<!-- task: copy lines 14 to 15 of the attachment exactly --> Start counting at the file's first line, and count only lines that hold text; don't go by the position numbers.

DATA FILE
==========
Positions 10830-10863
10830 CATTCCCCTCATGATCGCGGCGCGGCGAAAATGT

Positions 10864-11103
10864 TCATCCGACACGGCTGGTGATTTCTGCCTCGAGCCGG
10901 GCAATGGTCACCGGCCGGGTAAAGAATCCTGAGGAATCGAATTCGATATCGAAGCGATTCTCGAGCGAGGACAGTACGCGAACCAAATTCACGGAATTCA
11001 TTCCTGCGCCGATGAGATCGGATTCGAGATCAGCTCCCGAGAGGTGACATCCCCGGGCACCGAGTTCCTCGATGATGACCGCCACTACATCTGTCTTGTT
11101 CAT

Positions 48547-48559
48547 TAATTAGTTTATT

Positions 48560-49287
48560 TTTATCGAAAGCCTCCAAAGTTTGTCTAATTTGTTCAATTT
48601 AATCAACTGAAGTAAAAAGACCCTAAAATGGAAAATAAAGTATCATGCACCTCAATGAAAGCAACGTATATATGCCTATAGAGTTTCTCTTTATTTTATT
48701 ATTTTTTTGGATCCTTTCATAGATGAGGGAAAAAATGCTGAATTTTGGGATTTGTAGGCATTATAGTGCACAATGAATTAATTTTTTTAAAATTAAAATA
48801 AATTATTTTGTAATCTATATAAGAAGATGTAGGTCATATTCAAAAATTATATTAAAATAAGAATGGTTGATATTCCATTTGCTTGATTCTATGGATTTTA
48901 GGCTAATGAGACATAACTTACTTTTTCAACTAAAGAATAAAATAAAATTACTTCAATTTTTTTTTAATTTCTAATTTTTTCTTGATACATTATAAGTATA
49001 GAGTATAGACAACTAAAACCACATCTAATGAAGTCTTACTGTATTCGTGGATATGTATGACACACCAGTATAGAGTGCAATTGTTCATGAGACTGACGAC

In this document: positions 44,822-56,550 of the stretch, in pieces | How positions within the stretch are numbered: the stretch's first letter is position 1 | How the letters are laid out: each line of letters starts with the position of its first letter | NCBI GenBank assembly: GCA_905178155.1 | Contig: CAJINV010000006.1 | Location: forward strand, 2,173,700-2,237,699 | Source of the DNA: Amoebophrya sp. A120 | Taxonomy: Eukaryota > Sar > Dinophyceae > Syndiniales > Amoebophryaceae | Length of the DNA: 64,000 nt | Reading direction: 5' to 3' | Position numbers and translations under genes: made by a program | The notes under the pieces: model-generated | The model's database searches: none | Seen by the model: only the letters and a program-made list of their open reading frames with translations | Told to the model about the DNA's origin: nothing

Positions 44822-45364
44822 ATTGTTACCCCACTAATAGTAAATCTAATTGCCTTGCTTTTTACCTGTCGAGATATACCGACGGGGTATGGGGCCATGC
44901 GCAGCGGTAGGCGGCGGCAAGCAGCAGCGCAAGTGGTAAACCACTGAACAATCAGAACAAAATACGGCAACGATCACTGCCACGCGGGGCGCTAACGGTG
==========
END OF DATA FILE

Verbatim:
48801 AATTATTTTGTAATCTATATAAGAAGATGTAGGTCATATTCAAAAATTATATTAAAATAAGAATGGTTGATATTCCATTTGCTTGATTCTATGGATTTTA
48901 GGCTAATGAGACATAACTTACTTTTTCAACTAAAGAATAAAATAAAATTACTTCAATTTTTTTTTAATTTCTAATTTTTTCTTGATACATTATAAGTATA